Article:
Politico and the (Bleak?) Future of Online News

The profile of Politico reporter Mike Allen in this weekend’s New York Times Magazine has drawn the ire of a couple prominent media authorities, who criticize Politico and Allen—as did the Times’ piece itself—for being gossipy, sensationalist, driven by inside information, and generally lax in its journalistic standards. Are these sour grapes from those jealous of Politico’s access or is the future of online news bleak?


Though Politico employs over fifty reporters, editors and analysts, it would seem that the depth of its influence is driven by Mike Allen and his wide network of Washington friend-informants. That Allen’s daily, email called the Playbook, makes its way into White House Advisor David Axelrod’s morning meetings is evidence of his pull inside the Beltway, but at what cost does this come to journalistic standards?

Dan Kennedy at Media Nation says Politico’s techniques demonstrate a deep bias for power and that Allen himself has an immature vision of politics as a mere baseball game, which he calls for his news junkie followers. The Columbia Journalism Review laments much of what emerges in Allen’s profile in the Times, particularly how he and Politico see their responsibility as influencing politics rather than merely reporting on it.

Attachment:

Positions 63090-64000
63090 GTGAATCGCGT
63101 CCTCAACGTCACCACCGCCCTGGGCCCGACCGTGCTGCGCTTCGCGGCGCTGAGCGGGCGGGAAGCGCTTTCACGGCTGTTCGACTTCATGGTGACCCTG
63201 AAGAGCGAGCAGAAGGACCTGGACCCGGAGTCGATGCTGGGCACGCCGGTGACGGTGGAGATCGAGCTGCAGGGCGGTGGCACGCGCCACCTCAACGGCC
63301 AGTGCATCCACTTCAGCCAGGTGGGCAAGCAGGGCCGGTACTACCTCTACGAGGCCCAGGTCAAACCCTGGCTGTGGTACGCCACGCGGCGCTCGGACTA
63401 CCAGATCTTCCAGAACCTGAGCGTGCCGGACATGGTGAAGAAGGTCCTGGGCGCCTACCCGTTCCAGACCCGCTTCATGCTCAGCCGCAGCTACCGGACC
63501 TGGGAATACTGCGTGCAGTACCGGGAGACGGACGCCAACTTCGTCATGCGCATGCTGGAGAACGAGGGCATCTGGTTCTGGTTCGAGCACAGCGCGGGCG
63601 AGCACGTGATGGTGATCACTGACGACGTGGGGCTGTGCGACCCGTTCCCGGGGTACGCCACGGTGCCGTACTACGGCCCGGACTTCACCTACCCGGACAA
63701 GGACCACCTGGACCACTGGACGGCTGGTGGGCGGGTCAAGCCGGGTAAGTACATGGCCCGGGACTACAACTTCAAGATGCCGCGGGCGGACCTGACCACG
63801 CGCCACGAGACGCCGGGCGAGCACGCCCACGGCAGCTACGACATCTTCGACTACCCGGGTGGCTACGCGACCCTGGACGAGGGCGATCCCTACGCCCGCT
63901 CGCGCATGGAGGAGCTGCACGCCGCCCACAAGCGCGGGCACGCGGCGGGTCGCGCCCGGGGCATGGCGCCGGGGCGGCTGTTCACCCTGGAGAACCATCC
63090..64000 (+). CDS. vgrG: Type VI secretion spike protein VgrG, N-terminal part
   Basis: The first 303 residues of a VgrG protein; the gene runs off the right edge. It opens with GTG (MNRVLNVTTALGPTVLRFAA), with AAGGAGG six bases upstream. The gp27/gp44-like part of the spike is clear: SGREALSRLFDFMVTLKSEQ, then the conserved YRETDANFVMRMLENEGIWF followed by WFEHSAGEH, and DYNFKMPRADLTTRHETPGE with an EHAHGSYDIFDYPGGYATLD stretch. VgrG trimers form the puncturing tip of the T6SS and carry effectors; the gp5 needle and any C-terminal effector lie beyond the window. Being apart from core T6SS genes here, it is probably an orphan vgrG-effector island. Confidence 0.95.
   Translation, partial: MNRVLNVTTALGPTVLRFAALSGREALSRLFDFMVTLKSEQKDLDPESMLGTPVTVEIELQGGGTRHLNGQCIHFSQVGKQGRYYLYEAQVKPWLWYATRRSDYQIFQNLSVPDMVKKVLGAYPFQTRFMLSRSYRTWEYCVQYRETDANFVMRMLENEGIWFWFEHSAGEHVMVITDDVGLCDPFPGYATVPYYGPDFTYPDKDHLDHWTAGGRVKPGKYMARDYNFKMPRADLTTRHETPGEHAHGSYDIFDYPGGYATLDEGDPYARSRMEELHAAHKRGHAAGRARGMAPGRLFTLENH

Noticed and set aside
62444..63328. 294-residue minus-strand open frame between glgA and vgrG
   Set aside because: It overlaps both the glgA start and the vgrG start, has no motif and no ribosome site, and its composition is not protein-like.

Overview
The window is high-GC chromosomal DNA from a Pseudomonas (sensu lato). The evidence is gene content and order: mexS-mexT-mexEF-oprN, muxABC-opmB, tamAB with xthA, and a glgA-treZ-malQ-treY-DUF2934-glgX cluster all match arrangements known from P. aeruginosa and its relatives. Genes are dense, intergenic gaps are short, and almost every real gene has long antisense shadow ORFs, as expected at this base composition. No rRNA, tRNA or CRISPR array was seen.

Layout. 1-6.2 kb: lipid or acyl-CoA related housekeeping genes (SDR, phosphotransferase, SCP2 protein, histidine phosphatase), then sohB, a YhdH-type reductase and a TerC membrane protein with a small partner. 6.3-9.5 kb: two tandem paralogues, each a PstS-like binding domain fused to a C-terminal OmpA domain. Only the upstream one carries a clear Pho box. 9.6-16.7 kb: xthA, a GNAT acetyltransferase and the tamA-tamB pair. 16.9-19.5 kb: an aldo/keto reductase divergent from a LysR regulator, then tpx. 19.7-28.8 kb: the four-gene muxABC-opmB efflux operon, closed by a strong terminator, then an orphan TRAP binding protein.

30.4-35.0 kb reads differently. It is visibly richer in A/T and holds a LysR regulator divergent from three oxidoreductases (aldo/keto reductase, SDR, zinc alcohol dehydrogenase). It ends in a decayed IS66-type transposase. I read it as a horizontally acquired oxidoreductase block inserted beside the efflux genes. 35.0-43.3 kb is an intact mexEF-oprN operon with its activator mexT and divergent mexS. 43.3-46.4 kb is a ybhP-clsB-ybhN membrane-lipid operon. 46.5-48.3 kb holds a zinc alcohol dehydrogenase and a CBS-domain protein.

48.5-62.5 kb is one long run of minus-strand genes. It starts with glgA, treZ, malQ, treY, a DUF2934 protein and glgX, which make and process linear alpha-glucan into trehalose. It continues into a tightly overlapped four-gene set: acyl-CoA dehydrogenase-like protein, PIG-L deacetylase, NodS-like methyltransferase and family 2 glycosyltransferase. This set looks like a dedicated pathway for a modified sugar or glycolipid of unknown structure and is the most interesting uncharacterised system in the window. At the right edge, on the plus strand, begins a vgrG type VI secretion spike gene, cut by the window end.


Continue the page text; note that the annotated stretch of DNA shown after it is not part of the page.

New, seemingly innocuous words replace old, troublesome ones. Politico seeks to "drive" the conversation in Washington rather than "influence" it and certain news stories are "marketed" to draw traffic to the site rather than "run for their journalist content."

Politico seems to rely solely on the grit of its journalists to get a scoop rather than its power as an institution. This is a characteristic experts in the media field recognize as particular to online sources without the large resource pool of traditional newspapers. It is an inherent quality that makes online sources weaker in terms of being able to sustain a concentration of resources on one particular story. The ephemeral nature of online stories also makes it necessary for them to aggressively push their scoops by inflating headlines and stretching facts to fit the entertainment needs of its audience—witness Politico’s unreliable reporting on Nancy Pelosi’s conflict with President Obama during health care negotiations.


Picture courtesy of Wikimedia Commons, user Peter Morgan.

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